I opened my inbox and read his message, “How was your class this morning?” I checked the name again and read the message twice. Beside the open envelope was his registered name in my phone: Papa. I stared at the screen as I was thinking of what to reply. But I couldn’t think of any. And I really didn’t know how to reply to a question like that from a person like him. I put my cell phone on the bed and went to the bathroom, thinking that maybe I could come up with a reply after a bath.
It was a strange message from a person so strange to me. My father’s message was like an admiration of a tough professor for his student’s work. For the student, her professor’s words were more than that. It was a bizarre treasure that would be kept in her mind and heart for at least, forever. I could ignore that message and a hundred more sweet messages from someone like my boyfriend, but not a message from my father. He was a man of few words so it was not like him to ask questions like that. Seemingly out of nowhere, a father’s message was saved in my inbox.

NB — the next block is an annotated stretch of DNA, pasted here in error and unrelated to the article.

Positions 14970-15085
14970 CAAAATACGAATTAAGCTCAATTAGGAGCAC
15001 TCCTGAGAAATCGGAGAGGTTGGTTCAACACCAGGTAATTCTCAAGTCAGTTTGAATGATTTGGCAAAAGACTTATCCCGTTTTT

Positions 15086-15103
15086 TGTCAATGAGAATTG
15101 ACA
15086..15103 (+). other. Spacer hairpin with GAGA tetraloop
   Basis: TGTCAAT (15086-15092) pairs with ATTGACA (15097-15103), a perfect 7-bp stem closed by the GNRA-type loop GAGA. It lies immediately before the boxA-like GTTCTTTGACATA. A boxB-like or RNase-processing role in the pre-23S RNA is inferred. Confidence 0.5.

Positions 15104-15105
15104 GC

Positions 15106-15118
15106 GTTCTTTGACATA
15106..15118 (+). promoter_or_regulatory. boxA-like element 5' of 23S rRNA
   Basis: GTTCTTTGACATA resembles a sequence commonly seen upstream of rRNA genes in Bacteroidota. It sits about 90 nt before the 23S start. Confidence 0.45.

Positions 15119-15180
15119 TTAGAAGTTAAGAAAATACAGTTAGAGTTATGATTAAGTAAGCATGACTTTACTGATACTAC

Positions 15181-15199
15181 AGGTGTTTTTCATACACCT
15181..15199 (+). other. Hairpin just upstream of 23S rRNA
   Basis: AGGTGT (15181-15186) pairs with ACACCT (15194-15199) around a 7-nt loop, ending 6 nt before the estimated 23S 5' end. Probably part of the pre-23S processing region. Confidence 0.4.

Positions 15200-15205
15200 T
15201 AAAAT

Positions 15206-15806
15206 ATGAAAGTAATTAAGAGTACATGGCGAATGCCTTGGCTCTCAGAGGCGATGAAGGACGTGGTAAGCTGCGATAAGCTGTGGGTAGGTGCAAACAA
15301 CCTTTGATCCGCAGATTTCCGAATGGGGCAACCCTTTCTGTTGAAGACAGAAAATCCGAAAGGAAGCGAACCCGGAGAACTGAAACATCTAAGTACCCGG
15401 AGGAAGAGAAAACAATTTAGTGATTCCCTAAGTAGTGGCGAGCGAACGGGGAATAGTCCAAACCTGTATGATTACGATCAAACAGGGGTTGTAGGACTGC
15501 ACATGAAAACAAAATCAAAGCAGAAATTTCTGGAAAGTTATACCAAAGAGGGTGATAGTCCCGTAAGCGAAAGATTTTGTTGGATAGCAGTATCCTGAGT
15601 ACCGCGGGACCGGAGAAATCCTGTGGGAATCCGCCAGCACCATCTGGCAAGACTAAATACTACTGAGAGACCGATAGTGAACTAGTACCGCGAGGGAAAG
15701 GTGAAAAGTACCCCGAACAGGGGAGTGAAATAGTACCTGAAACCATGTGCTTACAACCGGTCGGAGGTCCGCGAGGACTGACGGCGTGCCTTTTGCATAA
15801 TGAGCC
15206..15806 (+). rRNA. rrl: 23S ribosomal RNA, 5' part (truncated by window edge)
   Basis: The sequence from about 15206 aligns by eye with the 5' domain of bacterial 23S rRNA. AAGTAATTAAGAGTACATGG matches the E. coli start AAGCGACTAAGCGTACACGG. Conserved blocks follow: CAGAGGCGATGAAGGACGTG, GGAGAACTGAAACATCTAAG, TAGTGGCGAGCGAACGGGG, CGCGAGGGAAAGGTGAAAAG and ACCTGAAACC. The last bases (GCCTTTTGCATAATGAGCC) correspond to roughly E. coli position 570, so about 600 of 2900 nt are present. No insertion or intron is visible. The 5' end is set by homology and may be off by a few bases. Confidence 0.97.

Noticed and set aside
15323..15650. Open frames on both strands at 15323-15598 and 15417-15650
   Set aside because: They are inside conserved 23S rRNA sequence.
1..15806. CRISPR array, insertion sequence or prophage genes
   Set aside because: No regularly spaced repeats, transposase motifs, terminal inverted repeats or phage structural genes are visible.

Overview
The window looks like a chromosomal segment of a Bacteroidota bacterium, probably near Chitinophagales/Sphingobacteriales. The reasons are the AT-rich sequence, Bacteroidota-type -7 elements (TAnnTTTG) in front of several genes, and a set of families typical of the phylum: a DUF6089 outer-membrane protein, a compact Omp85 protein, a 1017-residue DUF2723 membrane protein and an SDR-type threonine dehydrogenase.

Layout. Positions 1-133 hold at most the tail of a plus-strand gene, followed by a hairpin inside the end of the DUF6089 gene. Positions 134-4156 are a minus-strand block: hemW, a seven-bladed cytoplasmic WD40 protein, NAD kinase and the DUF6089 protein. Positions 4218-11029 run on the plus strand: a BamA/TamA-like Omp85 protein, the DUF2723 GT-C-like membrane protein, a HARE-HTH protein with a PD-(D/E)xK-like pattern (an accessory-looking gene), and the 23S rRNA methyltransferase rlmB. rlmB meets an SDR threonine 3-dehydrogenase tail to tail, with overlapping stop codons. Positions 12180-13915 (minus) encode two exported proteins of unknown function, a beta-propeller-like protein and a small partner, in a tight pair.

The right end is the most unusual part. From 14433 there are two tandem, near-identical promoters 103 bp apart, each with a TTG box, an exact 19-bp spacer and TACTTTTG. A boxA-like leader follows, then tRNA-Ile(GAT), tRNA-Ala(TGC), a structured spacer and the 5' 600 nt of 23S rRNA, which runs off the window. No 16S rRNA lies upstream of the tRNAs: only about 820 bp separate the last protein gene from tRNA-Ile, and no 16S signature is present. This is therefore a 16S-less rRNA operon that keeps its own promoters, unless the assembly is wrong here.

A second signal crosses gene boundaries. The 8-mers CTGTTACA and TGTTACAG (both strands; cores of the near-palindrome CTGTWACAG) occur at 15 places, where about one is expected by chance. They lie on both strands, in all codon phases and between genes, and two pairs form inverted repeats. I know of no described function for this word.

I am choleric. Most of the time I can handle difficult situations very well but often, in spite of being a control freak, I barely know how to react appropriately in unexpected situations. Receiving that text message from my father was one of those situations where I found myself empty. You could easily tell when I’m in this kind of situation for I would sit in a corner and stare blankly in space. At that very moment, I saw myself sitting on the toilet bowl. I didn’t know how long I was there but I still didn’t have a reply for Papa.
When I was younger, I was always confronted with this kind of situation. Every time I would hear Papa’s whistle, I would normally panic and quickly run to him. My father seldom called me by my name. It was often if not always, a long rough whistle
which sometimes meant “Faster!” or “You had done something wrong again!” or “Get inside”. Just like a servant, I bowed as I stood still in front of my father as he looked at me with wrinkled brows and intense eyes. I could never look at my father’s eyes for they only made me cry.